The Grand Vizier Jamai, the representative of the king of Morocco in Fez, had built his palace in 1879, but on the old city side, next to the Bab Guissa gate, a U-shaped palace, where he slept his head turned toward Mecca. The noble part of the whole structure still stands tall, like a watchtower; the other part, below, opens onto several gardens, on various levels, including the Andalusian garden, the forest garden, and the rose garden, all of which, of course, stimulate one’s imagination into thinking that such a intricate maze of interior spiral staircases, backdoors, and secret underground passages, would lead me on the royal pathway of Louis XIV’s munificence. My investigation just started, when I heard that a part of these gardens had once been a cemetery. Presently, some people still preferred not to sleep there; others yet felt dark vibrations, even some sort of disquieting presence lurking around. A cave had been blocked, and those who happened to sojourn nearby politely complained, gently saying, “The former tenants never left.” I then asked the manager if I could, as a historian, have the privilege of visiting the site more thoroughly. And thus I realized that there were, on the one hand, doors leading to other doors, and, on the other, doors leading to mirrors.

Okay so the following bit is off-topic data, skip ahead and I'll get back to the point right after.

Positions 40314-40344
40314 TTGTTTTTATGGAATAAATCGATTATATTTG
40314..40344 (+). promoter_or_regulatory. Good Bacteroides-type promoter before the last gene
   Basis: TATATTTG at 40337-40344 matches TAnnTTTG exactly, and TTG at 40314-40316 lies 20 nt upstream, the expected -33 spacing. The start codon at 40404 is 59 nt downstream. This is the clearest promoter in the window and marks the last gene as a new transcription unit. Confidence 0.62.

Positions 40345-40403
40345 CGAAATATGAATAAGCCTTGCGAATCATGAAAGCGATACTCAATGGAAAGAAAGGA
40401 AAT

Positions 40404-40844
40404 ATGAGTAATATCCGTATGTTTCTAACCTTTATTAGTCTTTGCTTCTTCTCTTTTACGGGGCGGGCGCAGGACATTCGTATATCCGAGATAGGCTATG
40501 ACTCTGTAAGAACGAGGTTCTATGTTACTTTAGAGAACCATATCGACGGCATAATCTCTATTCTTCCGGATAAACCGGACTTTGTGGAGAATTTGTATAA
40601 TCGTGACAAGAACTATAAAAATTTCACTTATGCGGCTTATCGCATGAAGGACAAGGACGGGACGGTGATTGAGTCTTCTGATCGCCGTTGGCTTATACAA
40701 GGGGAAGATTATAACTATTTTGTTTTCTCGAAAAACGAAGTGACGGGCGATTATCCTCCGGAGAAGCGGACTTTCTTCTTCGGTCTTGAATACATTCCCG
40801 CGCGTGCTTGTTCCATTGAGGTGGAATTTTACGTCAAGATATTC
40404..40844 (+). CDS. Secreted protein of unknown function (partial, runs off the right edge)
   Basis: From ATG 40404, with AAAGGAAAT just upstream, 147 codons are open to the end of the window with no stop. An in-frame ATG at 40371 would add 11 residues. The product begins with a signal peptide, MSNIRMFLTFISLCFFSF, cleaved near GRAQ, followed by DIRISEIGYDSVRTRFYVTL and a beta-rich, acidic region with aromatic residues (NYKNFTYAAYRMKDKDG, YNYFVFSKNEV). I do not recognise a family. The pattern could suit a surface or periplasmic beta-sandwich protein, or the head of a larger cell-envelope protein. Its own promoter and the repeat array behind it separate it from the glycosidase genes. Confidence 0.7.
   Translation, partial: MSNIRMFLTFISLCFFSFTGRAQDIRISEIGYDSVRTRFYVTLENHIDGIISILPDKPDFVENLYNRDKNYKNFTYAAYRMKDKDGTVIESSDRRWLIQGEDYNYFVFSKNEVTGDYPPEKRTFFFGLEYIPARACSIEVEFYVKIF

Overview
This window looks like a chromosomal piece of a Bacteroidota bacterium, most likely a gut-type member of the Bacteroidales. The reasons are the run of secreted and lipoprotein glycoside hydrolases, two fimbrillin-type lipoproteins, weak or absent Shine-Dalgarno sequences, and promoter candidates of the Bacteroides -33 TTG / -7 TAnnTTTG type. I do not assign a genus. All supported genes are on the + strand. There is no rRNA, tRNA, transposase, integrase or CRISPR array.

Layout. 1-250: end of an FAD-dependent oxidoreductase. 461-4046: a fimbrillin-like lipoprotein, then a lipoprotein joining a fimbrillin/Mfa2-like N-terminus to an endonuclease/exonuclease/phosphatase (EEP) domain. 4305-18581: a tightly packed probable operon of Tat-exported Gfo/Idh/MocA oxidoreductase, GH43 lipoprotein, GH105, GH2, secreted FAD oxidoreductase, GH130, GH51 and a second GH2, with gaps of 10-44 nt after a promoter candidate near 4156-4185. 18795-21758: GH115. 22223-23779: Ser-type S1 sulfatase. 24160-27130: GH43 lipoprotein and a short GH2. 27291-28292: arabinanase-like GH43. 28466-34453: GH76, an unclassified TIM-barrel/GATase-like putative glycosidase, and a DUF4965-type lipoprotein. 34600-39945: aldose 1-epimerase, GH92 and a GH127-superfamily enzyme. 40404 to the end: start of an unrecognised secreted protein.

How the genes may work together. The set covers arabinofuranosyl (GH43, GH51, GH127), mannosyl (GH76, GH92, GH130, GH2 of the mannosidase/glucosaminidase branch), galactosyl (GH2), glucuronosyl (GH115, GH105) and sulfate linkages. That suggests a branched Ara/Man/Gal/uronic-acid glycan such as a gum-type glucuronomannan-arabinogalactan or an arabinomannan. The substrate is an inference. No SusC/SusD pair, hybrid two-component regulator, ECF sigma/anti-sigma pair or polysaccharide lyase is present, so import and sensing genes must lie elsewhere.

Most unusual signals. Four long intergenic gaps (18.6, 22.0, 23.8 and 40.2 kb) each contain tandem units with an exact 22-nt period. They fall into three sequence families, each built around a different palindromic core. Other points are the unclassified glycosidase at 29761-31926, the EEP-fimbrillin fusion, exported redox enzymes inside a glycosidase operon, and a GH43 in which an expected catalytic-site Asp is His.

As I made progress in my treasure hunt, I stumbled upon an obstacle that proved as fruitful for my research as materially impossible to overcome: a mirror in front of a staircase climbing up to the right. The base of that staircase had been walled up; what a sight it was, seeing those steps that led to the vertical wall of denial! During my second visit, the manager accompanied me, and he explained that, when climbing down from the first floor to the office, one came upon yet another wall. So there were two walls, and in between, there had to be a secret staircase.